“Taking responsibility for what happens to us at the time of our death is our final gift to the earth”, David Holmgren, Retrosuburbia
Composting is composting – we know how it works. Could permaculture systems include composting us, after we die? That might not be so far away. Read more from PA Board Director & volunteer Virginia Solomon about making an ‘eco exit’ that incorporates the permaculture ethics.
Once I visited an industrial composting system dealing with the (horrendous) ‘collateral’ of battery chicken farming. It was a confronting experience. As I processed the awfulness of this particular composting system, it made me think. If thousands of chicken remains can be processed scientifically and returned to the earth, could something similar be done with human bodies?
Then, a few years later, some friends of mine were demonstrating how they set up their composting system. It was one of those 3-bay numbers with a cubic meter in each bay, but they had worked out precise quantities of everything and could show that it would in fact compost everything completely. My friend was a lab technician at a school. One day a fox was killed in front of their house, and she decided to lay it out on a freshly made compost heap in the hope that the composting process would clean up the fox’s skeleton and she could use it as a model in the science lab. So she arranged the creature carefully, covered it up and waited.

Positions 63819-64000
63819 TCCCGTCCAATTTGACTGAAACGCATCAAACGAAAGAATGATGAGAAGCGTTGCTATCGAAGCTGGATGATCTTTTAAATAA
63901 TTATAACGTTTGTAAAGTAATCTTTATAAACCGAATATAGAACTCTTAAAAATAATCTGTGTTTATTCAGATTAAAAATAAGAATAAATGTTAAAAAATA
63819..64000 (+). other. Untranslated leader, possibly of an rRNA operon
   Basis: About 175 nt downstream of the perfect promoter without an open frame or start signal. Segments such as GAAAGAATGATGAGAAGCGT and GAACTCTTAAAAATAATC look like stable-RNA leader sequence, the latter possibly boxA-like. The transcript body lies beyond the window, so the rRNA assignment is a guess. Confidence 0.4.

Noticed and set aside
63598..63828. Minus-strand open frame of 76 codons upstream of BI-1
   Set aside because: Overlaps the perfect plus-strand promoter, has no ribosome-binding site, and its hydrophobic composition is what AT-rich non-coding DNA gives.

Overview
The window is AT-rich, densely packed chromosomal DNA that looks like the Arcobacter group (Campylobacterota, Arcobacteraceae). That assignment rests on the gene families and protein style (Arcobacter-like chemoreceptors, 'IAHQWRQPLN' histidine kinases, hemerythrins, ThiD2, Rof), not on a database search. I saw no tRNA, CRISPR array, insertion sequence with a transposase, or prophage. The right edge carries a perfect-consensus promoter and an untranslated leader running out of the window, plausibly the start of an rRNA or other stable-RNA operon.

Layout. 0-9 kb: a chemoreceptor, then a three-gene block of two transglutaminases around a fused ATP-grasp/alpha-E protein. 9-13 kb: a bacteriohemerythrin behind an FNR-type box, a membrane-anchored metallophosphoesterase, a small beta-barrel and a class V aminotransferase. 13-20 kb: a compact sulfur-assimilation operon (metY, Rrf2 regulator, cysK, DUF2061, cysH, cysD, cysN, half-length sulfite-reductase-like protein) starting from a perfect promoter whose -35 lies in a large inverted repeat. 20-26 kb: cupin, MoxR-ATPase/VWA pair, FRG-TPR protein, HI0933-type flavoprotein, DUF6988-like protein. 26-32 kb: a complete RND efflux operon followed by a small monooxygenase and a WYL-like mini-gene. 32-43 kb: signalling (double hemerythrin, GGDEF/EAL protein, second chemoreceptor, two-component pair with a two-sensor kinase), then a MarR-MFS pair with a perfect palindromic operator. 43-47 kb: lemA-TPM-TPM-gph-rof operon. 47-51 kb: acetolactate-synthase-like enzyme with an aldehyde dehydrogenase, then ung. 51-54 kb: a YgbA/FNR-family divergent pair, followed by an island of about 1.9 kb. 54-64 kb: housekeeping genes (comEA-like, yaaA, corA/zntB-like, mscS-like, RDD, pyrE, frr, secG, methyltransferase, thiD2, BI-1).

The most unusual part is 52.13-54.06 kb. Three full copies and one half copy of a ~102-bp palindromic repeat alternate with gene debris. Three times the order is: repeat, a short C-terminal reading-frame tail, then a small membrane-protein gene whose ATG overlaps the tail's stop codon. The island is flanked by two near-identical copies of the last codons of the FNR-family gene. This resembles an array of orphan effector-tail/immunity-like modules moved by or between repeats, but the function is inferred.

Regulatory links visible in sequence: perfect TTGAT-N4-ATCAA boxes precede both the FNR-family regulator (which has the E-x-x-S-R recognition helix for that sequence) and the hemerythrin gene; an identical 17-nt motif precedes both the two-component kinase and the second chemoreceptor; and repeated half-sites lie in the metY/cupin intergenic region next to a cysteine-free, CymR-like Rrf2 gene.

Three weeks later she returned to inspect the progress. Nothing remained of the fox other than its teeth, and part of the uppermost jawbone. The rest of the animal was an outline of white ash and a bit of fur. These stories demonstrate that human remains could be safely and scientifically composted.
The state of Washington recently legalised composting burial with the world’s first facility for composting burial being developed that could process about 900 burials per year. According to Recompose (a US based outfit promoting the composting of human remains), the composting process sequesters carbon and saves the atmosphere a tonne of carbon dioxide per body when compared to cremation. I have not, however, been able to find a legal composting service in Australia.